COMMENTARY | It seems for many Americans the mystique and spectacle of a British royal wedding fizzled out. The New York Times maintains that a Times/CBS News poll unearths a mere 6 percent of people in the United States who are keeping a watchful eye on the upcoming nuptials of Prince William and Kate Middleton. Only 22 percent express an interest to some extent.
Why is William and Kate’s wedding failing to generate a higher degree of excitement? One reason is the never-ending wedding bombardment on TV and the web. I believe, unfortunately, it also has to do in part with the couple’s lack of sensationalism, which fascinates the public.
The Couple Lacks Mystery
Prince William and Middleton appear to be a shining example of two young lovers about to wed. They are a polished and handsome couple. They met in school. Kate is wholesome, a former shop worker. William surpasses wholesome. They have matured together. They seem to be on the same page in life. Essentially, they are a glowing couple with a squeaky-clean slate. They are my idea of perfection. This is the problem.
The American public always viewed the royal family as celebrities in their own right. William and Kate are no different. Regrettably, a ho-hum couple in a healthy relationship does not reel in the interest of the masses. Curiosity about the tittle-tattle involving a celebrity couple increases, though, if there is dirty laundry to be aired.
Overshadowed by gossip, a couple with issues from the get-go typically draws the most attention. Consider the falseness of union that shrouded the Prince of Wales’ awkward marriage to Diana Spencer.
Shadows of Charles and Diana’s Wedding
I confess to having had, and maybe for the wrong reason, more than a little interest in Prince Charles’ marriage to Lady Diana Spencer, who became the princess of Wales.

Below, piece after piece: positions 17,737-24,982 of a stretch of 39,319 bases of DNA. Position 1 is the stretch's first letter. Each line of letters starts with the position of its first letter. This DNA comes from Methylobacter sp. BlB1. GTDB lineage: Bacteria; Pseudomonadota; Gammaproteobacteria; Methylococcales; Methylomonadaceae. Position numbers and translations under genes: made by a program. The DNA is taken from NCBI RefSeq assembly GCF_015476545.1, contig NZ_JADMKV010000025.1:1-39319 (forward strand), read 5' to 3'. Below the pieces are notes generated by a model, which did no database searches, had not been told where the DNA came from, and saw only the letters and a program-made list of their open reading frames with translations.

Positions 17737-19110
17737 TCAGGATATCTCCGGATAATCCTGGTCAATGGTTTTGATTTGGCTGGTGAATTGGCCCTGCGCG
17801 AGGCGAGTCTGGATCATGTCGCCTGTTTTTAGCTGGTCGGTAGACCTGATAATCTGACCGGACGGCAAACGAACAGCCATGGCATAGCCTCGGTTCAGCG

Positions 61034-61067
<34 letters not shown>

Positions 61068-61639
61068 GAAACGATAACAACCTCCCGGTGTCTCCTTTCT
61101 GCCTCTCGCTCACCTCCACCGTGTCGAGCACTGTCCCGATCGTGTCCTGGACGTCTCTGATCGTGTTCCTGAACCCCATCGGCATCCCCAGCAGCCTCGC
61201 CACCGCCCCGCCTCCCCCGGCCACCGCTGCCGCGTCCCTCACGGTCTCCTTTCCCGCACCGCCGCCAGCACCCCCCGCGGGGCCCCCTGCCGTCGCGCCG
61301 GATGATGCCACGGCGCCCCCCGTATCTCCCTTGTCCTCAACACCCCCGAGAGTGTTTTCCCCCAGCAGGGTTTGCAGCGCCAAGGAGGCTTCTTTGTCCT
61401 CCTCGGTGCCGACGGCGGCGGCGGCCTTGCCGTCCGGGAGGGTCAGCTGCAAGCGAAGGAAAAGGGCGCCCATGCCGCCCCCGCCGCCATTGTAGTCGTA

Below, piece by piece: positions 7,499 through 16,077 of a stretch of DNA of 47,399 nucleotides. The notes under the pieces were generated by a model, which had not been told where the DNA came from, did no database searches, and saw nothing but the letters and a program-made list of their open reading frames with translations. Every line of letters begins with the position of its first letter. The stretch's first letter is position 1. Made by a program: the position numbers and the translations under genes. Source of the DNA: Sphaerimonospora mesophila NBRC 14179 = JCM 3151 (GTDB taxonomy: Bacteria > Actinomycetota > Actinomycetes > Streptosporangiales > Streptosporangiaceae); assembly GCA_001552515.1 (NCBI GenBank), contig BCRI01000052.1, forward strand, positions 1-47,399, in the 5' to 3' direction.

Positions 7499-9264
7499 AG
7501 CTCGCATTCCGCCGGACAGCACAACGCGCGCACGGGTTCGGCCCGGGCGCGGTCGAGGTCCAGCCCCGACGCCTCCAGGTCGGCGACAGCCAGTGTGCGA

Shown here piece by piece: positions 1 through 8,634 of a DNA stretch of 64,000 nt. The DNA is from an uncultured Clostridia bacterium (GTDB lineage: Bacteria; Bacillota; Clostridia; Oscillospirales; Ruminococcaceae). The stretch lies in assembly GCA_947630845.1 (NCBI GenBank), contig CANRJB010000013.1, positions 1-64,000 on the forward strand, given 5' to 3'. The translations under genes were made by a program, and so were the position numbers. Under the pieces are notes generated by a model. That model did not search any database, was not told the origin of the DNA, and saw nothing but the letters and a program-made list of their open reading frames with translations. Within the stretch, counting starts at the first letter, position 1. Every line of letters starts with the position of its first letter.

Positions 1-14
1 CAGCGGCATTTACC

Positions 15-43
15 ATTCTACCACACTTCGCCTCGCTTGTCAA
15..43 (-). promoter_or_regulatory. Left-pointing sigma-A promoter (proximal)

Watching the couple’s 1981 wedding on TV was as much about the glum story of Charles marrying someone he in all likelihood did not love, as it was the fairytale wedding itself.
My curiosity piqued because the wedding was overshadowed by ongoing media insinuations that Charles was still carrying a torch for long-time gal pal Camilla Parker Bowles. The mega wedding event embraced everything a great novel would defiantly, happily, and sadly bestow upon its reader.
The Fairytale Turns Ugly
Plenty of magical pageantry and excitement existed the day of Charles and Diana’s wedding. It was followed by a tumultuous relationship between the royal couple. The entire world watched as the couple’s life fell apart bit by ugly bit.
America then witnessed the divorce of the duke and duchess of York, Andrew and Sarah Ferguson. It was another royal marriage collapse. Is it possible these scenarios left a bad taste in the mouths of Americans who really did believe in fairytales?
Royal Wedding Overload
When Charles and Diana married in 1981, America’s intrigue was extensive. Americans were not inundated 24/7 with Internet and television coverage resulting in overload. Today, U.S. networks and online news outlets feel compelled to flood the airwaves and the web with everything William and Kate, sweet couple though they are.
Perhaps more Americans would take an interest in the royal wedding of Prince William and Kate Middleton had they not already overdosed on pre-wedding hype.
Ravi Somaiya, “In Media’s Wedding Frenzy, Hints of Viewer Fatigue,” New York Times
Richard Kay and Geoffrey Levy, “Camilla Never Wanted to Marry Charles” Mail Online
Hadley Freeman, “To Americans, Prince William and Kate Middleton are the Ultimate Celebs,” Guardian.co.uk
Richard Adams, “America Resists Royal Wedding Fever,” Guardian.co.uk